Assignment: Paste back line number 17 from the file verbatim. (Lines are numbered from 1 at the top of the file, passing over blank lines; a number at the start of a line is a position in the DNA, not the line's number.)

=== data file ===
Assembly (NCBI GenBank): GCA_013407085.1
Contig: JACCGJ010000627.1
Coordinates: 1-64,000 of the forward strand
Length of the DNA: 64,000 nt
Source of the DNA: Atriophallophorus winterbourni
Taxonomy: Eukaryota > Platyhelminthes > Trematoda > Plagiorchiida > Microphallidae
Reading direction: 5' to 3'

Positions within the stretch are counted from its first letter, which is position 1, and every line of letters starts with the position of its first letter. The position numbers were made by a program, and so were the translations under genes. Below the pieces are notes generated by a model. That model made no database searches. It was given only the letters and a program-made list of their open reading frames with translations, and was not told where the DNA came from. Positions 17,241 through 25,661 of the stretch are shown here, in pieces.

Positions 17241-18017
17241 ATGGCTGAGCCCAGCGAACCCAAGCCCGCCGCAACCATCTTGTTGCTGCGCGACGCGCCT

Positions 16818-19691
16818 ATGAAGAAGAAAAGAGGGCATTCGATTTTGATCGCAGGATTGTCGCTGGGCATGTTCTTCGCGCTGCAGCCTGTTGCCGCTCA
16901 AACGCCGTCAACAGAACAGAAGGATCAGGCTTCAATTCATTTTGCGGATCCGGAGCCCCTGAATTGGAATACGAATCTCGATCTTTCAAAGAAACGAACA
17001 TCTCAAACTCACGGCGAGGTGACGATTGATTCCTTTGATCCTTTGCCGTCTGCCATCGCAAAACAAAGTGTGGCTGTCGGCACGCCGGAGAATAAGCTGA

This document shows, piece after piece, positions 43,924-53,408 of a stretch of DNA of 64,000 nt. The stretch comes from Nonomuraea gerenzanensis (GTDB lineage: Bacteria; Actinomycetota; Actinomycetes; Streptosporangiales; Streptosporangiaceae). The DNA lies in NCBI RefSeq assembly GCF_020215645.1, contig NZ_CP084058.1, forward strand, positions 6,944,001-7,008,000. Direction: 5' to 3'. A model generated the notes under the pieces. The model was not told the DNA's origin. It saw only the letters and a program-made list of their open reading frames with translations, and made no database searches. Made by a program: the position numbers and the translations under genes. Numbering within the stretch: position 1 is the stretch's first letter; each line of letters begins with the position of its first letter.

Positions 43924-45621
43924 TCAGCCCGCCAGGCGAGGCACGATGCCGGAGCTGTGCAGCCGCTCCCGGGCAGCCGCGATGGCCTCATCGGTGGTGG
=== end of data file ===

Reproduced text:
43924 TCAGCCCGCCAGGCGAGGCACGATGCCGGAGCTGTGCAGCCGCTCCCGGGCAGCCGCGATGGCCTCATCGGTGGTGG